The second dreadnought-type serie
The St Vincent were built in record time, compared to the previous Bellerophon which differed in many details from the Dreadnought. However, they still had their share of own differences: Higher upper masts, improved engines, a slightly longer and larger hull which was also shallower and more hydrodynamic, but also 650 tons more in displacement.
Moreover, their guns were the new 305 mm Mk.XI, caliber 50. They also received three torpedo tubes and no less than eighteen four-inch (102 mm) Mark III 50-calibre quick-firing (QF) guns.
These ships were nonetheless criticized afterwards for their propensity for excessive rolling, which did not helped the watch’s work. Critics were the same about the positioning of the second mast, handicapped by the smoke from the first chimney, which was eventually suppressed.
Entry into service and modifications
The St Vincent, like the Collingwood, was launched in 1908, and the Vanguard in 1909.
They were operational in May 1909 and February-April 1910 for the other two. In 1914, the height of the upper pole was reduced, and the two top guns of the front turret removed.
In 1916, their anti-torpedo nets were removed and they received two smoke deflectors on their chimneys. In 1915 all three also received two 76 mm AA guns, themselves replaced by 102 mm AA in 1917.
In addition, their stern TT was removed, and two platforms for Sopwith Strutter and Sopwith Pup in were added on their turrets 1918.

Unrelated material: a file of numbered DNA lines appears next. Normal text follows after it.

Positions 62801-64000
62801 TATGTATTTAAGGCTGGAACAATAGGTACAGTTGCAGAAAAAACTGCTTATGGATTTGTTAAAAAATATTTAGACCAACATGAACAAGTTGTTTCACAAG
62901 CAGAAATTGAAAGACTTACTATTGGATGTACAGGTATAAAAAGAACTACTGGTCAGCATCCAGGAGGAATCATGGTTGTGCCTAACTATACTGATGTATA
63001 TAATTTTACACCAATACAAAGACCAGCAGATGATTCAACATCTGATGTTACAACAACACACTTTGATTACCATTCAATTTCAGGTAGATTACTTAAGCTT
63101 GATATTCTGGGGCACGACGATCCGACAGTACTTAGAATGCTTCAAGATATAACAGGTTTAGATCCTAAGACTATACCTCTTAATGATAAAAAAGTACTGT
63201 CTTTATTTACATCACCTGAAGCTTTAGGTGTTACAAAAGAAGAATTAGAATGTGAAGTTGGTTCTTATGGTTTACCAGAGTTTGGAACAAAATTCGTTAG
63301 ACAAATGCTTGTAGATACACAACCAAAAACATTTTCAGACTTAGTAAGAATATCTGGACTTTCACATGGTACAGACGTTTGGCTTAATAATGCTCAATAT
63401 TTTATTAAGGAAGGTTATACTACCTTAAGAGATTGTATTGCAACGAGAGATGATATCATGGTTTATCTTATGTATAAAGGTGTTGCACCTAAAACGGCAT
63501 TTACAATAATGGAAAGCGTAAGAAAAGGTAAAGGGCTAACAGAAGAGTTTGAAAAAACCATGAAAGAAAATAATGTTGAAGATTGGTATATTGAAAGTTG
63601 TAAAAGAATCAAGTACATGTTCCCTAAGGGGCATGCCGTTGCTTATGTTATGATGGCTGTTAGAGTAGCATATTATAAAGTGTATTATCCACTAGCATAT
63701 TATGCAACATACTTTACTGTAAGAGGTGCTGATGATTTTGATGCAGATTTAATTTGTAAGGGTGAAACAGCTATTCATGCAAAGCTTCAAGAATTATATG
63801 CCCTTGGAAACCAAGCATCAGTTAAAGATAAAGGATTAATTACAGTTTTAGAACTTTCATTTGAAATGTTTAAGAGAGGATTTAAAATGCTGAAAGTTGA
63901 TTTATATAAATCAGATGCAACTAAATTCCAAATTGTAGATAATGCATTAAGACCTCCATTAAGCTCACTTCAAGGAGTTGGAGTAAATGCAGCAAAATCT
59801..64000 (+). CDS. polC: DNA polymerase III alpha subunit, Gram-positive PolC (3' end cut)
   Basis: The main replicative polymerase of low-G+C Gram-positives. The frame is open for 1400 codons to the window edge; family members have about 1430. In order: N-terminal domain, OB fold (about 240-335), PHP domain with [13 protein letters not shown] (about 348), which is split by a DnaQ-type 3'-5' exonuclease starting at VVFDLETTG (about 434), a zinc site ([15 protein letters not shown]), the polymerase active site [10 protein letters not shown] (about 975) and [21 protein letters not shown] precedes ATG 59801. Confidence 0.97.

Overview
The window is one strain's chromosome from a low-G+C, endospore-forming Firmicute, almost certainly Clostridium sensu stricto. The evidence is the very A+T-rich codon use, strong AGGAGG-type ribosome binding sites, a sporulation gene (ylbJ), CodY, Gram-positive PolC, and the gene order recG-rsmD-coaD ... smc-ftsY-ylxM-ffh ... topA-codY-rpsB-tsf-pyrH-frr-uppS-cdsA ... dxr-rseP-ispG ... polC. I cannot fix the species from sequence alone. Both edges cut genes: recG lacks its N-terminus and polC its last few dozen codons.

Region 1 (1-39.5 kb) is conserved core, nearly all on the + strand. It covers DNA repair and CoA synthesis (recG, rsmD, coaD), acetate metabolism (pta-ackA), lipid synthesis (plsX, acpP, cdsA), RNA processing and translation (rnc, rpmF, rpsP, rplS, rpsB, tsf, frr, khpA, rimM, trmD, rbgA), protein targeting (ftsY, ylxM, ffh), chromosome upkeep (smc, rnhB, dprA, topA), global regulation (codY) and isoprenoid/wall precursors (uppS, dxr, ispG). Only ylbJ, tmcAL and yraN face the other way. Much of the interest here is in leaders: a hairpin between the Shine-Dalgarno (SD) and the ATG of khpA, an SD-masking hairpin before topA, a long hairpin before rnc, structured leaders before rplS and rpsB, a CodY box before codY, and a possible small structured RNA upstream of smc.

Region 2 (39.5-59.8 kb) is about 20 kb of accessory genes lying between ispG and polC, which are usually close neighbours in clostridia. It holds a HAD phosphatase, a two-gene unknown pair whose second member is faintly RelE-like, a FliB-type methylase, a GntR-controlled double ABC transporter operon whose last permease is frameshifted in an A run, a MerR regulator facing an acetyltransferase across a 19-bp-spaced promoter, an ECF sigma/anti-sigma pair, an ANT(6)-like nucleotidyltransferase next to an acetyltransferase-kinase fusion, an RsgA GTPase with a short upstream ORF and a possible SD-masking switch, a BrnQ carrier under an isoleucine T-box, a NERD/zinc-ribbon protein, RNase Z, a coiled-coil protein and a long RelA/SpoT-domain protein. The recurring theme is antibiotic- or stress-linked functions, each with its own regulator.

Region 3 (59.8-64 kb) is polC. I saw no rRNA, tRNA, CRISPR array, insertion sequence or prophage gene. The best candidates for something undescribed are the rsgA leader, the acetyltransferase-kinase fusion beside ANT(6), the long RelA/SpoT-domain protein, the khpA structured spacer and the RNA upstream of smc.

Their career was relatively insignificant, if not for the loss of the Vanguard in 1917 because of a cordite explosion. The Collingwood was badly damaged in 1911 following the collision with a reef off the coast of Ferrol, Spain.
She will participate in the Battle of Jutland and will be transferred to the reserve in 1918, serving as a training ship before being demolished in 1922. The St. Vincent had a similar career.
The Vanguard also participated in the Battle of Jutland, without damage or loss. However, it was anchored July 9, 1917 at Scapa Flow where mishandling of shells turned to tragedy.
A huge explosion broke up and pulverized its hull and the vessel sank in a short time, taking with her whole crew, 804 souls.
St Vincent specifications
|Dimensions||163,4 x25,6 x8,5 m|
|Displacement||19 560t, 23 030t FL|
|Propulsion||4 screws, 4 Brown-Boveri turbines, 18 Wagner boilers, 24,500 hp|
|Speed||21 knots (xx km/h; xx mph)|
|Range||6,900 nmi (12,800 km; 7,900 mi) at 10 knots (19 km/h; 12 mph)|
|Armament||10 x305mm (5×2), 20 x102mm, 3 TT 457mm (sub sides and poop)|
|Armor||Belt 250, Battery 200, Barbettes 230, turrets 280, blockhaus 280, bridge 75 mm.|